May 12, 2017

 

President’s Message

ACBA, Dept. of Court Records hold productive meeting
By Melaine Shannon Rothey

 

Remember the old saying – if I go to the Prothonotary’s office and I want to file a ham sammich, they have to take it, as long as I put a cover sheet on it. Well, it seems that some of our colleagues have had problems with filings being rejected by clerks at the Department of Court Records (although some of us still call it the Prothonotary or the Register of Wills). The matter was brought to the attention of the ACBA Board of Governors by Craig Fishman, who is the chair of the Civil Litigation Section. Fishman sought the permission of the board to send a letter to Michael McGeever, the department’s director. After a discussion at a recent board meeting, it was agreed that the letter would be sent under my and Fishman’s dual signatures.

In essence, the letter requested that McGeever instruct the clerks that they are not gatekeepers who have the authority to accept or reject a pleading; rather, the document should be filed and it is the responsibility of the opposing party or opposing counsel to object to the pleading in the appropriate manner or proper forum. The letter went on to cite appellate case law that states that the role of the prothonotary is “purely ministerial” and has no judicial powers or the power to act as an attorney. Finally, the letter cited specific instances in which pleadings and praecipes had been rejected, including because they did not have original signatures.

The result of the letter was a very productive and informative meeting with Hal Coffey, ACBA president– Tim Finnerty, solicitor for the Department of Court Records; Max Homer, deputy director of the department; and me, Fishman and McGeever. While not making excuses, McGeever informed us that due to retirements, his staff has seen a huge turnover in the past couple of years, which has led to new employees who must be trained. Both he and Finnerty emphasized that they have had extensive training discussions – including individual meetings since receiving our letter – with their staff members. They agreed with us that the clerks do not have the authority to reject any type of pleading and that it is up to the opposing party to object to a filing through the appropriate court.

They asked us to remind the bar that the clerks are not permitted to give legal advice, nor are they permitted to opine as to whether counsel is filing the ‘correct” document or whether the document itself is “correct.” Most importantly, they made it very clear that if an issue arises with a clerk, counsel should ask to speak to the division manager or contact one of them directly to solve the problem.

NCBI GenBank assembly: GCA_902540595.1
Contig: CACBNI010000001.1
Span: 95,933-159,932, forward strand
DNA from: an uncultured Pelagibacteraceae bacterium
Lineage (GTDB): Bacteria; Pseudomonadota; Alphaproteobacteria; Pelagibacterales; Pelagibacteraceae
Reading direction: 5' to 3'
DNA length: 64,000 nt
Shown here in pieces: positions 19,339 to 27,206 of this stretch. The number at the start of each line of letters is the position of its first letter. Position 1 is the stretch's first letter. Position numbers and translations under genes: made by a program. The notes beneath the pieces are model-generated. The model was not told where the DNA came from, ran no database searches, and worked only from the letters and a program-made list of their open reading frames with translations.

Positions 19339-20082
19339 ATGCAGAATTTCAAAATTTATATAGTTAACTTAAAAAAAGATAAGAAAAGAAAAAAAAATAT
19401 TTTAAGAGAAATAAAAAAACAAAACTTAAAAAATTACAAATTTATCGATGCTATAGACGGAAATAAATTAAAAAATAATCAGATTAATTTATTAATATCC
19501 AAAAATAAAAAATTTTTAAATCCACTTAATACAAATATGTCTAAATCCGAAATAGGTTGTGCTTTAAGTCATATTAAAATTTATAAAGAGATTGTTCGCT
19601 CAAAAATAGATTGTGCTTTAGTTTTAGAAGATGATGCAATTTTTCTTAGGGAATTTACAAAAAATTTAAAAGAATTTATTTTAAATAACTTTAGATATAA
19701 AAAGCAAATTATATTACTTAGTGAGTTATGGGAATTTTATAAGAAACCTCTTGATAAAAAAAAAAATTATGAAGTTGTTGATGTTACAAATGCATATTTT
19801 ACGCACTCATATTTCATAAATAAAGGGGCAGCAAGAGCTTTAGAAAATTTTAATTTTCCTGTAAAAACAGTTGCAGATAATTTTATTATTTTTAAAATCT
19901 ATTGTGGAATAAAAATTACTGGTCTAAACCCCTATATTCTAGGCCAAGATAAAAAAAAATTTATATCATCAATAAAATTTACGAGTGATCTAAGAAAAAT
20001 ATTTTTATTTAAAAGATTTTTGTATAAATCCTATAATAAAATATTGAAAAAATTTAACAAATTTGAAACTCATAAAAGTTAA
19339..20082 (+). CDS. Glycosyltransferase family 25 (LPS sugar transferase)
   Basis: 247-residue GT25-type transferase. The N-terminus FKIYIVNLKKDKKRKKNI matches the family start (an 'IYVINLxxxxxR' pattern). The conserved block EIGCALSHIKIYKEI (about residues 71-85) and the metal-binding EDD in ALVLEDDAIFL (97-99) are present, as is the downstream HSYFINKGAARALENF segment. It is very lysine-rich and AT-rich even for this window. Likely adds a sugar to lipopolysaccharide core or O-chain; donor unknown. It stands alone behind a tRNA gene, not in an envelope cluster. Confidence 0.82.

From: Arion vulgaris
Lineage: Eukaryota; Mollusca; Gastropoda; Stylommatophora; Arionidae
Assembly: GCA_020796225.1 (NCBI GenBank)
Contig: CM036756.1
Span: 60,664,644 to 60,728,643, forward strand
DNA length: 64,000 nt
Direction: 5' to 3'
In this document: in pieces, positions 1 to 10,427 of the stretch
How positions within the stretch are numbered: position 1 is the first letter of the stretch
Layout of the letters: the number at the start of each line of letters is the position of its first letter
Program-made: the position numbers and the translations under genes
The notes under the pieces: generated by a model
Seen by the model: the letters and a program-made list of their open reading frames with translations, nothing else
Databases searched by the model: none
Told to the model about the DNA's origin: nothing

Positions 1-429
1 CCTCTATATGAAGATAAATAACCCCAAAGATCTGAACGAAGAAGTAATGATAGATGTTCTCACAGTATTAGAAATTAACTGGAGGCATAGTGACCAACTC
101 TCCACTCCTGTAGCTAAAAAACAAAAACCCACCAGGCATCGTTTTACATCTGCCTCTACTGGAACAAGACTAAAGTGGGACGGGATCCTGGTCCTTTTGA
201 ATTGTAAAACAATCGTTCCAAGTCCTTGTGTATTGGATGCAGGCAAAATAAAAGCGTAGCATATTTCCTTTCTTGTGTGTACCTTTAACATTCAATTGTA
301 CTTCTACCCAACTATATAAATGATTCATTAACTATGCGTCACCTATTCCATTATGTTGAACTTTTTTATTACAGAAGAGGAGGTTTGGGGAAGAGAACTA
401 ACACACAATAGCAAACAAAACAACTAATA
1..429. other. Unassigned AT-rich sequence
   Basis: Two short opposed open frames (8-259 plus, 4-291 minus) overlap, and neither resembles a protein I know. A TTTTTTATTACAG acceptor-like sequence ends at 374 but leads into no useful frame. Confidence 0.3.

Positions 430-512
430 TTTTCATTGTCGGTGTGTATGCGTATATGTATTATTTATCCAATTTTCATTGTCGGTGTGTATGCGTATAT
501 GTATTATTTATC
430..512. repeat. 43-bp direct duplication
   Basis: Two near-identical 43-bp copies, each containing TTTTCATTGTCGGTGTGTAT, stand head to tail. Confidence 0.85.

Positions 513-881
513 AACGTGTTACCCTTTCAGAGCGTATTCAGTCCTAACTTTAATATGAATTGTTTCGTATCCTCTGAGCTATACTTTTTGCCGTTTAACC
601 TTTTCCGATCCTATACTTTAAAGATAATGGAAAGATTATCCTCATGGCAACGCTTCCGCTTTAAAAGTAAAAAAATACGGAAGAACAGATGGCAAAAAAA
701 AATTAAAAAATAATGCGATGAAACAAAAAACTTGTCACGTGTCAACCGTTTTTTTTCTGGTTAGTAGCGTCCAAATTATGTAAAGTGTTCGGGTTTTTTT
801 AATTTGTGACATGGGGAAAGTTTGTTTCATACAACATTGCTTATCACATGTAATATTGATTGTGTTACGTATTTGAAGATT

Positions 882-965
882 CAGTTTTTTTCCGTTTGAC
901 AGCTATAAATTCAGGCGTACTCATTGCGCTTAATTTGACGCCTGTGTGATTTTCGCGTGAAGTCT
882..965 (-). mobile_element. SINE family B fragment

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Now that I am done with the serious stuff, I want to get back on my soapbox and discuss the issue of burnout. Burnout occurs to all of us at different points in our careers. Sometimes it can be cured by just putting your head down on your desk for a few minutes or by taking a few days away from the office. Other times, it calls for drastic measures – firing that annoying client that you hate (even though he pays his bill), telling a partner that you simply cannot put one more project on your plate or moving to a remote island and selling frothy drinks. How can we avoid getting to the point of drastic measures? Of course, I have a few ideas…

First, you must take care of No. 1. Give yourself a break. Put yourself first, for once. Decide what that means for you. Does it mean getting back into an exercise routine? Exercise is a great stress reducer. Does it mean having an evening out alone with your significant other? Dinner at a good restaurant (without cutting anyone’s chicken nuggets) and a Pirates game are a perfect solution. Does it mean getting a massage or a facial? Letting someone else take care of you for an hour or so is quite calming.

Second, make a plan for how you are going to continue to prioritize things that are important to you. We have a tendency to let work get in the way of enjoying life. Set a goal of doing something for yourself at least once a month. Not realistic? OK, once every other month. Make your goal achievable so that you do not feel defeated if you cannot meet it.

Finally, put your phone and tablet on silent for an entire weekend. Try to remember the days before you were instantly available to everyone. Boomers – that was the ’60s and the ’70s; Millennials – that was when you were a toddler.

Again, when I am in charge of the world…

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